Day 5 – Tuesday 8 November: Another early start! This time we headed for the southern end of the country, to a place called Zacate Grande. It took us about 4 hours to get there but it is located in an very picturesque part of the country. From the bay we were able to see Nicaragua and El Salvador. The Pacific Ocean was all around us. It is a part of the country tourists should be flocking to and are not. Why?
The reason for this is, again, illegal acquisition of land by a few. In this instance it is by people from their own country. We met a group of farmers who told us how their land by the beach was taken from them and they were forced to move inland. They took us on a boat journey around the coastline and it was quite obvious where the new landowners were living. The community outlined their struggles to keep control of what is legally theirs. What strikes you is the unity and passion among the people for justice and how they are willing to risk everything to keep fighting. We were made feel most welcome. In fact, they had a banner linking Ireland to the work of Trócaire with their community. They also provided lunch for us and as we walked back to the bus the stark reality of their living conditions was evident. Yet they say a visit from us energises them to carry on. For me I found it hard to see how they have any fight left but again I am very appreciative of the reality I will be returning to and the reality I have been privileged to be part of here. We are staying in Choluteca tonight and have another long trek ahead of us tomorrow.
Day 6 – Wednesday 9 November:
Today we were in Choluteca where we travelled to a number of community projects. Firstly, we met a group of women from the Amdv Women’s Project who work on the defence of women’s rights. Domestic violence is a very common problem here and statistics are high, at 90%. These women work on empowering others and also on educating men in new masculinity so that they can recognise that both genders are equal. We met one young man who spoke about how he wanted a different upbringing for his son than what he had, so he was being educated in new masculinity. Many of the women shared their stories, their struggles and, again, how they put themselves at risk by being involved in the group. They also showed us a solar oven which they have been using since 1991 which was very clever unfortunately Ireland’s climate is not ready for this!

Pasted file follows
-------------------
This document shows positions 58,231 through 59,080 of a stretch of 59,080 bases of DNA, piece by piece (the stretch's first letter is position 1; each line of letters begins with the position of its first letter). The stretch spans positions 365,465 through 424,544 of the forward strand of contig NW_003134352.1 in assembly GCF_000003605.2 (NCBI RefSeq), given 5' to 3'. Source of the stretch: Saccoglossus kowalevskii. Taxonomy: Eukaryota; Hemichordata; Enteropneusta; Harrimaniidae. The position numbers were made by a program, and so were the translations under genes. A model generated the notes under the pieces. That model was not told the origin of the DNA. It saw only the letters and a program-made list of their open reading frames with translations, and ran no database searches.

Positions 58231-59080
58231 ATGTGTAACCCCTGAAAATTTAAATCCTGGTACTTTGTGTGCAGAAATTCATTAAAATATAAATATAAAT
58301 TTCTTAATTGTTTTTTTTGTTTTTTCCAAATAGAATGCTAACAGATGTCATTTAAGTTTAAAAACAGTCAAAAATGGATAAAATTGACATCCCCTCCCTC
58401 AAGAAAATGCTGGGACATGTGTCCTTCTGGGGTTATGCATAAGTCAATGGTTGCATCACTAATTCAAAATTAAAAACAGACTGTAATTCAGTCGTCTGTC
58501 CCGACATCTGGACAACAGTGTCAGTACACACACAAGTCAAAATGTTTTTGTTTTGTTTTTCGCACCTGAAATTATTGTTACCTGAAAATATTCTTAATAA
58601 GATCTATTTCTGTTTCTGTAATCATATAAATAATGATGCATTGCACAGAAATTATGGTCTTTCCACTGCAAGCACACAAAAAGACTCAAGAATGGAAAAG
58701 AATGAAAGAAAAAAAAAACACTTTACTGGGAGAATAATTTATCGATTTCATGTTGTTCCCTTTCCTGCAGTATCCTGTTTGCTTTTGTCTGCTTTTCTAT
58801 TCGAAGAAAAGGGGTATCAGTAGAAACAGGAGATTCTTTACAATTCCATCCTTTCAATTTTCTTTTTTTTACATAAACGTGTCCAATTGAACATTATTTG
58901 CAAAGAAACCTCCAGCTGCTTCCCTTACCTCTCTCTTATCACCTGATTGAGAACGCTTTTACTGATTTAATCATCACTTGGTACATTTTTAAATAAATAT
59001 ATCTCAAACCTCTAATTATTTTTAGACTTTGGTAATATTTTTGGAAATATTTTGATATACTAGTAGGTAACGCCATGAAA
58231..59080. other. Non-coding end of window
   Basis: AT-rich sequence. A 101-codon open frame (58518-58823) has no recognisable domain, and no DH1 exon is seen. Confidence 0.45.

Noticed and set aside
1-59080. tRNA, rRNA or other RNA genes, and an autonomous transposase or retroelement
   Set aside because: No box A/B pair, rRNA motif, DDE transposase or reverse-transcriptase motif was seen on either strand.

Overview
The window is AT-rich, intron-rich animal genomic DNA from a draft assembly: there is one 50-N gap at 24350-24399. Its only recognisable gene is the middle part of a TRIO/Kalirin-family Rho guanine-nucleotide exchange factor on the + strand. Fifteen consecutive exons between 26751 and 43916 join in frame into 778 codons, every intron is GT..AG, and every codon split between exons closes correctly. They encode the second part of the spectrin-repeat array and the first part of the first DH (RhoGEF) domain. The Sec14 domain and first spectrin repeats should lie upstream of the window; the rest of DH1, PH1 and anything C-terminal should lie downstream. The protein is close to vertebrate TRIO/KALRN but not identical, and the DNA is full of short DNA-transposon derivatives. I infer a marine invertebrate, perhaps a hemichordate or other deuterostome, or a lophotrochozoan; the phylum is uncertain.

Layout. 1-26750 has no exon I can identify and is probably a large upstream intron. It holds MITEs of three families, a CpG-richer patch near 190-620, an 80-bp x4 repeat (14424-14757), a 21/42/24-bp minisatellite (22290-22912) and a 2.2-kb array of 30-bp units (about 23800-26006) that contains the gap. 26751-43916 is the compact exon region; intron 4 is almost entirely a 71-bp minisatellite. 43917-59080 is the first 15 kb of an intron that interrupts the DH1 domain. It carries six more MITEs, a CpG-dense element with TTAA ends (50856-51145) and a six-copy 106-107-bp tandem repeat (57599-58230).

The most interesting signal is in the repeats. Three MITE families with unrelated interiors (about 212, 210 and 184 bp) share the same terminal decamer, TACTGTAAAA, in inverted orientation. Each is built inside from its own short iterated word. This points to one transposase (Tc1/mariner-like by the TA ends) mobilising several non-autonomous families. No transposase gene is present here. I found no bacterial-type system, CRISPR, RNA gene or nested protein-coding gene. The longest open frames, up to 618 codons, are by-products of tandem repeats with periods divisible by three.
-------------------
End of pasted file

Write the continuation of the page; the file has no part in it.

We then met members of the committee for the defence of nature. Here is another group trying to prevent mining companies from destroying their natural resources. They promote agricultural techniques and cultivation of the soil as well as ensuring that chemicals are not being used on their land. Chemicals in the rivers and streams kill the fish. Because of climate change some areas are prone to drought and yellow plague.
Finally, we visited a local farm where the community (mainly women) are working together and educating each other in farming and farming techniques. They are growing a variety of crops and herbs which we were able to see as well – as eating some freshly picked corn from the farm. It was amazing to see what they have produced with so little and again their crops are free of chemicals and pesticides.
Tomorrow we begin the long journey back home. It has been an action-packed week and the Trócaire team, in Ireland and here in Honduras, have looked after us extremely well. I look forward to sharing these stories in more detail, as well as the numerous photos I have taken, on my return home.
Lord, I thank you
For food when many are hungry
For my health when many are sick
For my friends when many are lonely